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Research Center for their interest, availability of measurements , and valuable discussions throughout the project. REFERENCES [l] S. h o m e y , " The application of numerical filtering to the solution ments, " J. Franklin Znst., vol. 279, Feb. 1965. of integral equations encountered in indirect sensing measure-[2] D. L. Phillips, " A technique for the(More)
ABRAMSON Information theory and coding BATTIN Astronautical guidance BLACHMAN Noise and its effect on communication BREMER Superconductive devices BROXMEYER Inertial navigation systems GELB AND VANDER VELDE Multiple-input describing functions and nonlinear system design GILL Introduction to the theory of finite-state machines HANCOCK AND WINTZ Signal(More)
Tomographic reconstruction has ordinarily assumed that the measurement data can be regarded as line integrals, but the finite width of the X-ray beam invalidates this assumption. The data can however be expressed in the form of integrals over a strip rather than a line. The strip integral kernel is calculated allowing for extended source and detector, as(More)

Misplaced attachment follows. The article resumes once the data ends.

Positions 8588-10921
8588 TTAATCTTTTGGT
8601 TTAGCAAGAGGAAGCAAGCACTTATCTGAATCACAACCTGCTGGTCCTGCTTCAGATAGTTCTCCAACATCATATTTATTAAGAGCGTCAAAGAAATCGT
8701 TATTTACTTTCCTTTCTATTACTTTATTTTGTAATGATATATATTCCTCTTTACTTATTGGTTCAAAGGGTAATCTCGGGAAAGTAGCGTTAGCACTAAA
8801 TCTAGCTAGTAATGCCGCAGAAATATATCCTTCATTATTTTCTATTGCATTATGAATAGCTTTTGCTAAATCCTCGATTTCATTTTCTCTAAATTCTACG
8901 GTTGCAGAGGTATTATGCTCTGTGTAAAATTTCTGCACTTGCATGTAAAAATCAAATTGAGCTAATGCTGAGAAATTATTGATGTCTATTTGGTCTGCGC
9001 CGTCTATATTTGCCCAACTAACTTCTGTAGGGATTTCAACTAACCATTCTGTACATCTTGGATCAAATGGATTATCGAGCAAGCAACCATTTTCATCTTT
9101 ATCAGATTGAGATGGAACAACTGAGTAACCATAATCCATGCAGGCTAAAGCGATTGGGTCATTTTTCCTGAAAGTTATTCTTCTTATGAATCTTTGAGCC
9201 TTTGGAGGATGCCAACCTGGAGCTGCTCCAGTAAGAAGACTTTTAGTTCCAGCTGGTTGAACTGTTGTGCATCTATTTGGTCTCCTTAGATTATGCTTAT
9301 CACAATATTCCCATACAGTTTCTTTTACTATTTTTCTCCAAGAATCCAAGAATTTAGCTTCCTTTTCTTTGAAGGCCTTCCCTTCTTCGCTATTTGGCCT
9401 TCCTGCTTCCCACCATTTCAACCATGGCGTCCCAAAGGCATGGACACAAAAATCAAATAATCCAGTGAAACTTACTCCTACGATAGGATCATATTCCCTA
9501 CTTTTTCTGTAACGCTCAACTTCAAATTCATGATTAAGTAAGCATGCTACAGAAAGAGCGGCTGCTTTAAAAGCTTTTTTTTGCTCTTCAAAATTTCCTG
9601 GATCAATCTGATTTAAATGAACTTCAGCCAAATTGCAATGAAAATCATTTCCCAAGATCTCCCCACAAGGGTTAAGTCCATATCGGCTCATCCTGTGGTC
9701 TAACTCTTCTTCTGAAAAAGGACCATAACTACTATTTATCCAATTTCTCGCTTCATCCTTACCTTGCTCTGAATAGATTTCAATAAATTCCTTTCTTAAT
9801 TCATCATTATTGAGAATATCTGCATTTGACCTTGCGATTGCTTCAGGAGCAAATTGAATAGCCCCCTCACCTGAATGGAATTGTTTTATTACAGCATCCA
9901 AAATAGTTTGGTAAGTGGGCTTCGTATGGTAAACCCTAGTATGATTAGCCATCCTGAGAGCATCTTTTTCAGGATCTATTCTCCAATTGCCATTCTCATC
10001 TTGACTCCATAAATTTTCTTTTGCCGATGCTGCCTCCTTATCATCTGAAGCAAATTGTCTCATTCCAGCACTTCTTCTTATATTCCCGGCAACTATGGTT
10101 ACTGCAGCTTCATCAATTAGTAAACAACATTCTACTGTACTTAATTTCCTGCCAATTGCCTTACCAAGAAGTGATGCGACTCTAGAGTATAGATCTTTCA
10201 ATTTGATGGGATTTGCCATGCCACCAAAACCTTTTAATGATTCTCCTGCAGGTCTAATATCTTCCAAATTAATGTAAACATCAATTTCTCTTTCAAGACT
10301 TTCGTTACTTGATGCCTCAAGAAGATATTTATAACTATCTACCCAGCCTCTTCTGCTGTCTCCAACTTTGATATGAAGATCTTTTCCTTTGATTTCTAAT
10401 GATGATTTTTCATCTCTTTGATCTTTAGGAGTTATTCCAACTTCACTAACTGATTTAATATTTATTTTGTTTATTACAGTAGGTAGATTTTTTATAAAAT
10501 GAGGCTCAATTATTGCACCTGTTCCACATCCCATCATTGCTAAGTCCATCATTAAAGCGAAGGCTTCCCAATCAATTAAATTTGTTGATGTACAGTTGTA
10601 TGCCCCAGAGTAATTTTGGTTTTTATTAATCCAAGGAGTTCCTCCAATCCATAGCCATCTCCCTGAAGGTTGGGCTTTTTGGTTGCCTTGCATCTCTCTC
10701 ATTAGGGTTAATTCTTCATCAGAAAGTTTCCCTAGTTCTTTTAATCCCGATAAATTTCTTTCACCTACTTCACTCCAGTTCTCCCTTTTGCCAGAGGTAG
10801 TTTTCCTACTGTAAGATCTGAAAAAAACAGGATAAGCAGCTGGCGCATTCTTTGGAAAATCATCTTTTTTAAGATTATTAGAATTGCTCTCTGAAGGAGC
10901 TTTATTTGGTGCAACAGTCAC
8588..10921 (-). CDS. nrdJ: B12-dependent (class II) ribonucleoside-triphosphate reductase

DNA's double helix, the sunspot cycle and the sawtooth signals of electronics can be reduced mathematically to a series of undulating curves. This idea underlies a powerful analytical tool T o calcu1ate a transform, just listen. The ear automatically performs the calcu1ation, which the intellect can execute only after years of mathematical education. The(More)
Numerical computation of transforms is now widely practiced in science and industry and has been revolutionized by the development of fast transforms that make feasible computing projects that once could not be contemplated. The article discusses the significance of transforms in numerical work, defines the modern forms of several common transforms and(More)
X-ray measurements made by scanning in a plane, in successive position angles, involve a degradation (smoothing, or blurring) associated with the nonzero width of the strip occupied by the X-ray beam. The collimating holes that define the X-ray beam cannot be made indefinitely small without increasing the X-ray source power indefinitely. However, making a(More)